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Modem Disconnected message


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amenditman

My parents who live a long distance away are having a Windows XP dial-up modem problem.

 

When they try to log on to check emails they get the following,

"The modem has been disconnected. This may have happened due to a problem in transmission or a temporary communications problem. Please try connecting again."

 

Needless to say they have tried again.

 

Here is the list of what we have tried over the phone.

Another computer can connect on the same phone line to the same internet service.

Connected a phone on that wire and have a signal.

Replaced internal modem with a known good modem.

 

What should I have them check?

 

My Dad is OK with troubleshooting, but needs direction.

I haven't messed with a telephone modem in soooo long I can't remember where to start.

 

Suggestions?

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Most of the computers in our home no longer have a 56k connection so I can't look at modems to see any sort of settings.

 

I did find this for things to look at.

Control Panel / Phone and Modem Options / Modems / (select your modem) /

Properties

 

/Advanced / Advanced Port Settings ... what buffer size is set? Note that

smaller sizes are suggested for connection problems!

 

/Resources .... could there be a resource conflict? That could cause

trouble. Also check Device Manager under Control Panel / System for device

problems (yellow question marks).

 

/Advanced / Change Default Preferences

Is compression enabled? Disable it as a test. Keep it that way until the

problem is resolved.

 

If the working computer also runs XP, open both computers and compare the settings.

Also, look at device manager on the non-working computer to see if any process there might be causing the disconnection.

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burninbush

Here is the list of what we have tried over the phone.

Another computer can connect on the same phone line to the same internet service.

Connected a phone on that wire and have a signal.

Replaced internal modem with a known good modem.

 

++++++++++++++

 

Try replacing with another known-good modem. Try 'moving' the working computer to the nonworking location [with a long phone cord] to see if it's the house wiring that is causing the problem.

 

Are any of these non-working parts the so-called 'winmodems' that use software to decode the modem signals? See if an external serial port [?] or usb modem would improve it. If that's the type, then just swapping the modem card is not enough, you'd also need to install the driver for it.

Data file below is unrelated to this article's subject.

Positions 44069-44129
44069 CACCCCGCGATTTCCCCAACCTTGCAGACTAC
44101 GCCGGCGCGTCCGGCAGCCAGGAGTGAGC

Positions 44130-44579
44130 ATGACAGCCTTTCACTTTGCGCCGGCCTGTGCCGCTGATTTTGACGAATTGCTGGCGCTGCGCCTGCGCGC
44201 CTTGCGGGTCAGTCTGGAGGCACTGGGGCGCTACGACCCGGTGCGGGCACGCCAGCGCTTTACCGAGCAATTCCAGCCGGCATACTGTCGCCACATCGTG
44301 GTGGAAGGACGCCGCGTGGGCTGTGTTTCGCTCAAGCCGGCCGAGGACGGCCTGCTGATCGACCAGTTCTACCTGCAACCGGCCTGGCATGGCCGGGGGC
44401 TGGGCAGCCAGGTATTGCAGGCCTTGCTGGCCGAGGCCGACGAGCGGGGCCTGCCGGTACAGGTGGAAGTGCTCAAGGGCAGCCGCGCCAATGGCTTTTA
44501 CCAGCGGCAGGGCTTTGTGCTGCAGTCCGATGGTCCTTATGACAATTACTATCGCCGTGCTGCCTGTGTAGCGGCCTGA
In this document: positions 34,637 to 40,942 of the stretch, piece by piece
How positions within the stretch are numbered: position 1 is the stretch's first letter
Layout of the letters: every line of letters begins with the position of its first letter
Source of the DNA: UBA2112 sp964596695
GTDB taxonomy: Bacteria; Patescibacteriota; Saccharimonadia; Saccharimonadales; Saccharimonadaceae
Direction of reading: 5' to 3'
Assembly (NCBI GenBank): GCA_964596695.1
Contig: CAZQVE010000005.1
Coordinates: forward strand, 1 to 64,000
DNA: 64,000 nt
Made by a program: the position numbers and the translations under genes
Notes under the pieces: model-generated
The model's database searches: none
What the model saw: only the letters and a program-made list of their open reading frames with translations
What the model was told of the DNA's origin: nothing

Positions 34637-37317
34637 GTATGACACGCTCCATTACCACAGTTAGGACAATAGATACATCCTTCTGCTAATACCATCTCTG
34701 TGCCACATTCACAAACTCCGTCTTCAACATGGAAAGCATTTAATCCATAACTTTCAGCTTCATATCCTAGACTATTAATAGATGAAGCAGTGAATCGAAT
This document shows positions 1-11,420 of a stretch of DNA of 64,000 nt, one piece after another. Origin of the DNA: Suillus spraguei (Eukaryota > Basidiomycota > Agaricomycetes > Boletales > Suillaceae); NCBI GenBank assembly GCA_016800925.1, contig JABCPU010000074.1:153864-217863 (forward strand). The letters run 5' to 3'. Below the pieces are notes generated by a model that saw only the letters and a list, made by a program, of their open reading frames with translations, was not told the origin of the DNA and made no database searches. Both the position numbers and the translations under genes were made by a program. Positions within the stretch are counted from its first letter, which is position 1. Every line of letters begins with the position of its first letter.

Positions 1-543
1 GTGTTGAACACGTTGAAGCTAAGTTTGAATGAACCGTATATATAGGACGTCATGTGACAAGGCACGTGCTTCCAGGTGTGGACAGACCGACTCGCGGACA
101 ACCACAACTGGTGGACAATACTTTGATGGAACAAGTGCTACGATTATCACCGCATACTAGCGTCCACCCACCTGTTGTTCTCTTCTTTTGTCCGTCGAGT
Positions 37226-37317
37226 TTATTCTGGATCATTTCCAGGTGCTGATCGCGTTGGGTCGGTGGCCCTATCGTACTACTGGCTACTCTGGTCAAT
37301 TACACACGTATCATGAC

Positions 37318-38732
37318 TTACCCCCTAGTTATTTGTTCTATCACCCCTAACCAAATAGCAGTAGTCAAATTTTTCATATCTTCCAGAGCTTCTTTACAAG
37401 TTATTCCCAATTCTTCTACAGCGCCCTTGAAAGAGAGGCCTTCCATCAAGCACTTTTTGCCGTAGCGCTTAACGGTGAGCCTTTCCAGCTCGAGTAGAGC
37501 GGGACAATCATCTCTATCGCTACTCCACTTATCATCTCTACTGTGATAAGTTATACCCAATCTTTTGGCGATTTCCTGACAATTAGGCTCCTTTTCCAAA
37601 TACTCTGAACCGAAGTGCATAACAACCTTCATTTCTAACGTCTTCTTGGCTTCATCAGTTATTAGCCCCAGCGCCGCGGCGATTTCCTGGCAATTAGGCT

Try a lower baud rate -- probably a setting in the dialer app.

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amenditman

@burninbush - We tried those items in your list.

Another computer does connect over the same line (same wire and jack)

Phone has signal and can make/receive calls

Replaced internal modem with known good (uninstalled old drivers and used disc from new to install new drivers)

 

@zlim - Checked the items on your list.

"The buffer sizes were as high as they could be set. I reset them as low as they could be set.

In Device Manager, I got a message that the device is working properly.

Initially I could not see anything about compression, but then I did a "Query" and, in the lines of text, I saw that the compression is off."

 

In the process of doing all this long-distance, we saw one behavior which I can't explain.

 

"At one point during "Troubleshooting", the screen asked me to connect to the Internet (Mom's machine does not have Internet

connectivity normally) and I told it to connect. It did and I was able to get Mom's e-mail ! What the heck is going on ??"

 

So at one point (during "Troubleshooting") the modem did connect to his dial-up server, but it does not do so when attempting to connect normally. I'm sure it's a software problem, but where and what!

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Guest LilBambi

If it worked during trouble shooting but not afterwards, might want to remove the connection and create a new one.

 

Sometimes the connections get bunged up and the easiest and quickest way to fix is to delete old connection profile and create a new one.

 

Also, to check the modem, go to the Modem section in Control Panel and choose your modem . Then Click Properties, click Diagnostics, and then click Query Modem.

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amenditman

If it worked during trouble shooting but not afterwards, might want to remove the connection and create a new one.